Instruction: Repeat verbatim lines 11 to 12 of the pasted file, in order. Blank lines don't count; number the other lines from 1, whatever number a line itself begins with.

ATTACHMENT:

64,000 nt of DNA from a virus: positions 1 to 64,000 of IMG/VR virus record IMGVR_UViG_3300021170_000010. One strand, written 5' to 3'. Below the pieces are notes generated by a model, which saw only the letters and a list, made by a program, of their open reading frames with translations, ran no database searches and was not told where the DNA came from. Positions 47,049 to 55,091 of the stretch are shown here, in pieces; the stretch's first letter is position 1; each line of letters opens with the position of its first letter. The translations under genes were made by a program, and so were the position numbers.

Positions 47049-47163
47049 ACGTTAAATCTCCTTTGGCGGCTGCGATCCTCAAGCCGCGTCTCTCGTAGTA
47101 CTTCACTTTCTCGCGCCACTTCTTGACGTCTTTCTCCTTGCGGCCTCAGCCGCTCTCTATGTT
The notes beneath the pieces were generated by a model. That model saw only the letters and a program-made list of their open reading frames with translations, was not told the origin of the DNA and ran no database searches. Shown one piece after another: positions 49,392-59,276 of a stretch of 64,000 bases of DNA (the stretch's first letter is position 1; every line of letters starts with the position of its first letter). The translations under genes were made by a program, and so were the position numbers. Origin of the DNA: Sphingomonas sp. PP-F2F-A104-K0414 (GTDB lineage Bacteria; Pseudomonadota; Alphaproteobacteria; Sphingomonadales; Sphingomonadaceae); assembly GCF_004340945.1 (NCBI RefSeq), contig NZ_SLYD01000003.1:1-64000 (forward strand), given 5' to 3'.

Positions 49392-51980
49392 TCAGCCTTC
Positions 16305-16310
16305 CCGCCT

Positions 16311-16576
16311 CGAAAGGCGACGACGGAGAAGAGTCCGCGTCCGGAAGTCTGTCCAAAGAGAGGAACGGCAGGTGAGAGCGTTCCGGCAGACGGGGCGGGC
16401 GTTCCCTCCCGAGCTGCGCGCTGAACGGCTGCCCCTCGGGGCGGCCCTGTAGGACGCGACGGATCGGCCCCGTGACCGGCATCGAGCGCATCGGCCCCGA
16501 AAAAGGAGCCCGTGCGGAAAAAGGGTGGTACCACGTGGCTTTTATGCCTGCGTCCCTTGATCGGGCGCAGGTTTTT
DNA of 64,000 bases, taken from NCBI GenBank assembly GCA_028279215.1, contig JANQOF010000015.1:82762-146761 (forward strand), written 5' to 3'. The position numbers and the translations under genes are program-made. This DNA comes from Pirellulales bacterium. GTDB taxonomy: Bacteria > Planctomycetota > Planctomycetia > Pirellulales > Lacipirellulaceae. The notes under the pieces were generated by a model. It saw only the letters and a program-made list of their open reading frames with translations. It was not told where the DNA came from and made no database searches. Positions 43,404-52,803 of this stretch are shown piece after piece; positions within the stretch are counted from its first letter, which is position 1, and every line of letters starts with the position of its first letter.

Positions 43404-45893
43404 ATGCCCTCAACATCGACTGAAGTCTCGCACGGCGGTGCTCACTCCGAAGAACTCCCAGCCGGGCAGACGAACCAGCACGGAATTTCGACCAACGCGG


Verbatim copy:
16311 CGAAAGGCGACGACGGAGAAGAGTCCGCGTCCGGAAGTCTGTCCAAAGAGAGGAACGGCAGGTGAGAGCGTTCCGGCAGACGGGGCGGGC
16401 GTTCCCTCCCGAGCTGCGCGCTGAACGGCTGCCCCTCGGGGCGGCCCTGTAGGACGCGACGGATCGGCCCCGTGACCGGCATCGAGCGCATCGGCCCCGA